03. Assess your cleaning products. Detergents, soaps, multi-purpose sprays, aerosols, and other chemicals are all around us every day. Switching up products to more natural formulas with fewer ingredients is the easiest first step to take, although less sensitive skin types may be able to simply change brands or scents and see a difference.

Just as it is with the soaps, shampoos, and perfumes we directly apply to our bodies, residue from washing soaps, dryer sheets, sprays, and wipes also come into contact with our skin and are therefore best to be unscented. As a general rule of thumb, chemicals strip and dry our skin, so use protective gloves and masks as much as possible and seek a formula that does not irritate or dry your skin.

Clothing can be a vehicle for delivering some of these residues that irritate our dermal layer, but they can also be a problem on their own. If you are dealing with dry skin issues, avoid fabric types that may itch or scratch the skin as well, such as wool. This may not sound like a direct solution for dry skin, but it’s crucial in both prevention and the healing process, making it worth a mention.

04. If you like it hot, you’d better get used to it being humid. Heat, itself, is not always enough to noticeably dry out skin, but a lack of humidity will definitely do the trick. Even though our showers should be shorter and cooler, it’s a good idea to keep the shower door closed to trap the warm steam as much as possible. The humid environment will help protect your post-shower skin between toweling off and applying your lotion, moisturizer, ointment, or cream.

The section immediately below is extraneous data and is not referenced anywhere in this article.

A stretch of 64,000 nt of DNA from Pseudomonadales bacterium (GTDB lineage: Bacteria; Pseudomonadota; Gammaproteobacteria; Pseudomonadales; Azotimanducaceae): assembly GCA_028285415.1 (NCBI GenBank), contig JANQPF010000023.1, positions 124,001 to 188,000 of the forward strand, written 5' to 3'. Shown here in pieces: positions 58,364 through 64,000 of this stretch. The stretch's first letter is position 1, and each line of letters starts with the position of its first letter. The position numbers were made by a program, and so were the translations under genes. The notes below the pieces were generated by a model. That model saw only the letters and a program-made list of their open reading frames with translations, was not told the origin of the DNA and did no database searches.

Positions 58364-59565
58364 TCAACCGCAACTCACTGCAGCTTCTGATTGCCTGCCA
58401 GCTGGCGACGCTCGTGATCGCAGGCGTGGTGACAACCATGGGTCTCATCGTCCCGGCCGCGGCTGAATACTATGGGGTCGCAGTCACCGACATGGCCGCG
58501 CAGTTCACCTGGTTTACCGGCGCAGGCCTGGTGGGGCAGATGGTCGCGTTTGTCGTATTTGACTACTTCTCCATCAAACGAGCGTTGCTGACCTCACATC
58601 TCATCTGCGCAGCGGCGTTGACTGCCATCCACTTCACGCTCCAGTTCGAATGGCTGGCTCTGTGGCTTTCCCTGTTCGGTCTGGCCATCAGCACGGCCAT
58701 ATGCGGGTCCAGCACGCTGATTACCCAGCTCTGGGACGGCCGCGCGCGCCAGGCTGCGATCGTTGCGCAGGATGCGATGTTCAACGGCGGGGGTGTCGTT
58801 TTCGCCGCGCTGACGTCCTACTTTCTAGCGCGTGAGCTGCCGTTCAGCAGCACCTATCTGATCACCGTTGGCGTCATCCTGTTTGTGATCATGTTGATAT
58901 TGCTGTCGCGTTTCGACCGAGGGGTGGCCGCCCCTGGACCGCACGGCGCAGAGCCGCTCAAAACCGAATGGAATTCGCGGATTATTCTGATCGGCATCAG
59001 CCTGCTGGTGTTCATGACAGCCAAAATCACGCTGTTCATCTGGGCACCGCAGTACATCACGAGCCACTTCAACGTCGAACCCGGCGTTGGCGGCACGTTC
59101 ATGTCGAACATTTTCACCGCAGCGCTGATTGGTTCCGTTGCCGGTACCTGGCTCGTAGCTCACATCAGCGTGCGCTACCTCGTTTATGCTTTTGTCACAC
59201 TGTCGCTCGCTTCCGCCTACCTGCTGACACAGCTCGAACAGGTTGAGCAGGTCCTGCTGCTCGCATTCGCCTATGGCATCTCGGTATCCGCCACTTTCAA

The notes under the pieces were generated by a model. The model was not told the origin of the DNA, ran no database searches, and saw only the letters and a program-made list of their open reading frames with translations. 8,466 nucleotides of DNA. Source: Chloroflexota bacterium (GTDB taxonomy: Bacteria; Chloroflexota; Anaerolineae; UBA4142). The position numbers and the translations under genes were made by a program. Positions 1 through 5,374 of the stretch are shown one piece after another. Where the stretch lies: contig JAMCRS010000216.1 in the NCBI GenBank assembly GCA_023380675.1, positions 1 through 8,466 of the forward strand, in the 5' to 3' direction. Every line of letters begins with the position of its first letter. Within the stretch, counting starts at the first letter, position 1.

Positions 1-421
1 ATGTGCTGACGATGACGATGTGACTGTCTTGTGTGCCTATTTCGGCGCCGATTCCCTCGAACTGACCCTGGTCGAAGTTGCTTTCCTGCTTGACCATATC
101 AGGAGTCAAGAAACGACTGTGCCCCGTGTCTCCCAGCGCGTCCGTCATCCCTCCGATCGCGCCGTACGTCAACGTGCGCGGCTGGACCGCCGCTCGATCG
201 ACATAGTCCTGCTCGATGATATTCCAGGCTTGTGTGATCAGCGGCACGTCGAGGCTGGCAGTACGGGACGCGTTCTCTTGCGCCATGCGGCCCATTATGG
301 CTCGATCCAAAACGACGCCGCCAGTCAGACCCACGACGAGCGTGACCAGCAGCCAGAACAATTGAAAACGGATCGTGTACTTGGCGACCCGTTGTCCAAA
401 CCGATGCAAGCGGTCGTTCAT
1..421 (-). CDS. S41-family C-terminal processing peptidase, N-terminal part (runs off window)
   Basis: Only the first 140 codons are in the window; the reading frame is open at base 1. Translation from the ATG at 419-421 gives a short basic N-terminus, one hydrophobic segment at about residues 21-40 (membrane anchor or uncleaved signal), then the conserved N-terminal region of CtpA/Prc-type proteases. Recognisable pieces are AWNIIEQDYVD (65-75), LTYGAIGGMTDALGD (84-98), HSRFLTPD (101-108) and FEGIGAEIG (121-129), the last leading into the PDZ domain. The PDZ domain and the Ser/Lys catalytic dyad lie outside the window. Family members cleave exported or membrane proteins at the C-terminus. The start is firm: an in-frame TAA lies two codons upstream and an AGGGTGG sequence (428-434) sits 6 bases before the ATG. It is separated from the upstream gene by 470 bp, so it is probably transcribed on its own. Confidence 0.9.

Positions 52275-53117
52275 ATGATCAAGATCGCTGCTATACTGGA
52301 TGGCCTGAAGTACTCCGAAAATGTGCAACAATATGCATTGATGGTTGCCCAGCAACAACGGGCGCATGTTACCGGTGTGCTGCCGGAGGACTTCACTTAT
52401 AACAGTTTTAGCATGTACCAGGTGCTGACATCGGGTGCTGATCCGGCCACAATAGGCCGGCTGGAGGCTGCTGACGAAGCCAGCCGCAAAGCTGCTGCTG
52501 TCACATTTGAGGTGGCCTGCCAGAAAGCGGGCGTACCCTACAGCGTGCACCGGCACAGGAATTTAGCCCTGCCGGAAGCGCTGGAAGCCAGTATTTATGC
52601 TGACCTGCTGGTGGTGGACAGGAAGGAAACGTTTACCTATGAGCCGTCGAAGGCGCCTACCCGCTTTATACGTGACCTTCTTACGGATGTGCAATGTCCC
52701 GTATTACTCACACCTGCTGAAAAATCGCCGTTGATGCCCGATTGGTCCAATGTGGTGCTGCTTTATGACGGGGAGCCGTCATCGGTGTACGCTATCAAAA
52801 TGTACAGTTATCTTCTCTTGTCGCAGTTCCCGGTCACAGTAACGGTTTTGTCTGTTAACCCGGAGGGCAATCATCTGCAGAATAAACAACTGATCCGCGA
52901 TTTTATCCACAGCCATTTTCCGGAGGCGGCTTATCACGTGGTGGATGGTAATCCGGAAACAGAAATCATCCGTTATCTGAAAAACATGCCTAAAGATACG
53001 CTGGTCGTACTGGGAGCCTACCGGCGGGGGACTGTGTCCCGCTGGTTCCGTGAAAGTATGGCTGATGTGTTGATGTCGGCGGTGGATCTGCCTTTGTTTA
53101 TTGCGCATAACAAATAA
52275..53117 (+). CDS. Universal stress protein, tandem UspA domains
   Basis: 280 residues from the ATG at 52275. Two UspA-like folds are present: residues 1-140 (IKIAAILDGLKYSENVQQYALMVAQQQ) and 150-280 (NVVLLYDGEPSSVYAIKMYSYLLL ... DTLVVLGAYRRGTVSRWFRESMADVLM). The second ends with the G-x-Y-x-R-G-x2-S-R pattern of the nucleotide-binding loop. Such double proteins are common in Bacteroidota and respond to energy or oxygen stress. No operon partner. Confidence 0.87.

In the winter, if you prefer to crank up the heat and keep things toasty, consider utilizing a room humidifier. These small units vaporize water and disperse it into the surrounding air, increasing humidity and helping to heal dry skin, lips, and throat. (Be careful, as humidity can affect some paint finishes and wallpapering.)

05. Sleep it off. This point may be listed last, but it’s certainly competing for the top spot when it comes to importance. Getting adequate sleep affects every aspect of our health, and our skin condition is no exception. As with drinking more water, sleeping may sound like a very basic solution, but the reason why these factors are mentioned ad nauseum is because they really, really matter.

While we sleep, our bodies regenerate and heal from all of the minor, major, and in-between assaults that we face daily. Many of these elements are things that we can’t see or feel in the moment, but they become easily apparent over time, working away at our skin on a small level until it becomes big enough to be noticed (cue skin changes like wrinkles, dryness, and acne). Getting adequate sleep allows our bodies to combat these unavoidable elements, letting all the good steps we’ve taken for our skin throughout the day to take effect, simultaneously.

The Point

Taking care of our skin doesn’t have to be a huge, time-wasting inconvenience. We can make small changes to our habits every day that will help benefit our skin and bodily health. Some of these changes may be immediately obvious (glowing skin, less acne, noticeable vibrancy), while others will come in time (fewer wrinkles, no deep creases, younger-looking skin). Across the board, making these small tweaks will reap massive skin care profits. 

Resources— Harvard Health, WebMD